This is ridiculous, and the price gouging is a direct result of the way our politicians approach these issues.

We don’t have any healthcare policies. We only have health insurance policies. The issue is that we are emboldening the insurance companies and raising the costs of healthcare.

I understand that we have this feverish infatuation with the idea of free market capitalism. And I generally agree that placing all of the means and manner of production in the hands of a government entity has led to negative outcomes in the past. This is just not the case that I am arguing here. I am arguing that rather than having a government of tyrants, we are instead giving that power to large companies. In particular, the insurance companies and the drug companies.

There was a lot of things about Obama care that helped a lot of people get on insurance. It did however create another large spike in the costs of insurance. As well as creating a whole new set of regulations that required healthcare providers to bring in additional resources. Which in turn caused healthcare costs to go up. The pharmaceutical companies saw a massive surge in new demand for medications due to all of the new people who now were able to see a doctor. They seized upon this opportunity to increase the rate by which the prices of medications were going up. According to an article in Time at http://time.com/money/4406167/prescription-drug-prices-increase-why/ prescription drugs rose in cost by 10% in a single year ending in may 2016.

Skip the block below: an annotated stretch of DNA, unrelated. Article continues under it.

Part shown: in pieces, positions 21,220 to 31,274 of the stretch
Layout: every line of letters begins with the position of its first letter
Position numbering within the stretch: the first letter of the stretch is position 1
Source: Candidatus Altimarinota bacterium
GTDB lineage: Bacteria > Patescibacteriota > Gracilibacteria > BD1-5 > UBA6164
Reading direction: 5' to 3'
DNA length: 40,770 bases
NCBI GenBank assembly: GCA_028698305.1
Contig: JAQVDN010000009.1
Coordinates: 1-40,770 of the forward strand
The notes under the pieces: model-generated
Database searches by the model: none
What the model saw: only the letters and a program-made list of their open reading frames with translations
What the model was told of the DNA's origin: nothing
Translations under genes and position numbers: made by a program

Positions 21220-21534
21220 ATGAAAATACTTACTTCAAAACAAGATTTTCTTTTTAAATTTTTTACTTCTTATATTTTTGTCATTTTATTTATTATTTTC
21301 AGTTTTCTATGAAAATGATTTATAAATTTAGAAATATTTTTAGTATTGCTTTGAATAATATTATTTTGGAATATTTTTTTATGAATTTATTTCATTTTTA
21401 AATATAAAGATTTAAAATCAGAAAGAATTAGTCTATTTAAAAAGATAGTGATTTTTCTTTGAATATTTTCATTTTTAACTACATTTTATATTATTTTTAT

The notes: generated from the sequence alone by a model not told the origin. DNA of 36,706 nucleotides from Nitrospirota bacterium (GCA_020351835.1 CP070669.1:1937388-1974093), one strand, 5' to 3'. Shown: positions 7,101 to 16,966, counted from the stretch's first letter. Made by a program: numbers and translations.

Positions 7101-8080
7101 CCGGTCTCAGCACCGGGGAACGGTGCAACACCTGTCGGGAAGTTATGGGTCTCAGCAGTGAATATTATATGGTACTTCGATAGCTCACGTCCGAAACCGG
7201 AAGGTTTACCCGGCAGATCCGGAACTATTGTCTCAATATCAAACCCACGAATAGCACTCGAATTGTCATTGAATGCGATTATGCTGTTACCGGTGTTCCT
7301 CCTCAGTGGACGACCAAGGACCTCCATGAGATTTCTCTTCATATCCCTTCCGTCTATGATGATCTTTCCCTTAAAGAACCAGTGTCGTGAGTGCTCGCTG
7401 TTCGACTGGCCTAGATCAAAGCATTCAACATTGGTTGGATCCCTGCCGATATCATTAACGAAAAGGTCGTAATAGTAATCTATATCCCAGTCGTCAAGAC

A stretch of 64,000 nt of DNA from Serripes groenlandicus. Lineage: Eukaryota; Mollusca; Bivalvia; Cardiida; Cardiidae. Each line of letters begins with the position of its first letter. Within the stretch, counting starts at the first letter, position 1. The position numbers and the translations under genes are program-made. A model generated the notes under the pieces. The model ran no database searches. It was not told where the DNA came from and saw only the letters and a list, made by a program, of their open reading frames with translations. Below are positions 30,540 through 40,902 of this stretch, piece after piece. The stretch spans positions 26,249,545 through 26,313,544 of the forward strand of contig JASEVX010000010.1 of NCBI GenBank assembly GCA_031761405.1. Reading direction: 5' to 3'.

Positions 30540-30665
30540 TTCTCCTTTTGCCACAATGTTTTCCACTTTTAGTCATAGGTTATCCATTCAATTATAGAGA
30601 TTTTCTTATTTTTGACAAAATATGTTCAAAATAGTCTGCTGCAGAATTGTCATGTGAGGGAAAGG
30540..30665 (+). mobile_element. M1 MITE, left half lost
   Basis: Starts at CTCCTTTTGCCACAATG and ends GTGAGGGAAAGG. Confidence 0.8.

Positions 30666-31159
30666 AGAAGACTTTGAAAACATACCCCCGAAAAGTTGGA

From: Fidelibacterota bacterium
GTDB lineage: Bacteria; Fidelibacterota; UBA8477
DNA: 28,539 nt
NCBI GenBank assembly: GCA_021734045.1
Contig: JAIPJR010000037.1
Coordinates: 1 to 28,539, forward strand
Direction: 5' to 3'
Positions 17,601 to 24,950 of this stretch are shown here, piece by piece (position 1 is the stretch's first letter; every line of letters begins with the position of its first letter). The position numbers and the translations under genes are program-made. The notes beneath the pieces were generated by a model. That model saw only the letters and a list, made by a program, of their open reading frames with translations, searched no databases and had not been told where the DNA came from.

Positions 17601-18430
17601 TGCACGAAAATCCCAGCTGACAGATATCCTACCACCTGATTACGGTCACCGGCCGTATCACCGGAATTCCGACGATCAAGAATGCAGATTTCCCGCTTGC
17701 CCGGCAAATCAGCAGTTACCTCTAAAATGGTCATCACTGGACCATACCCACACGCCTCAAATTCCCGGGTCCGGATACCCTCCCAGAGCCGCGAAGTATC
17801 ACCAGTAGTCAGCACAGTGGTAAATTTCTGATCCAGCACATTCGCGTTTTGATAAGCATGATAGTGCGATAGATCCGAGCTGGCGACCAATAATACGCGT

I am not coming out solely against regulations. I agree with my regulations that protect us. The problem I have is over-regulating aspects of healthcare. When the reality is that we should uncouple healthcare from insurance completely. I am an advocate for healthcare as a right, and not just for those that can afford it. This is a radical ideal, but we are the only developed nation in the world that does not have a universal healthcare system. Insurance lobbyists pour tons of money into fighting against this in America, and for good reason. Universal healthcare will end them, and put lots of people out of work. I understand why this is an argument against Universal healthcare. In fact, I think this is the only argument that really holds any weight against the idea. I am going to be honest here I don’t have the answer, and I am aware that it is a serious discussion to have.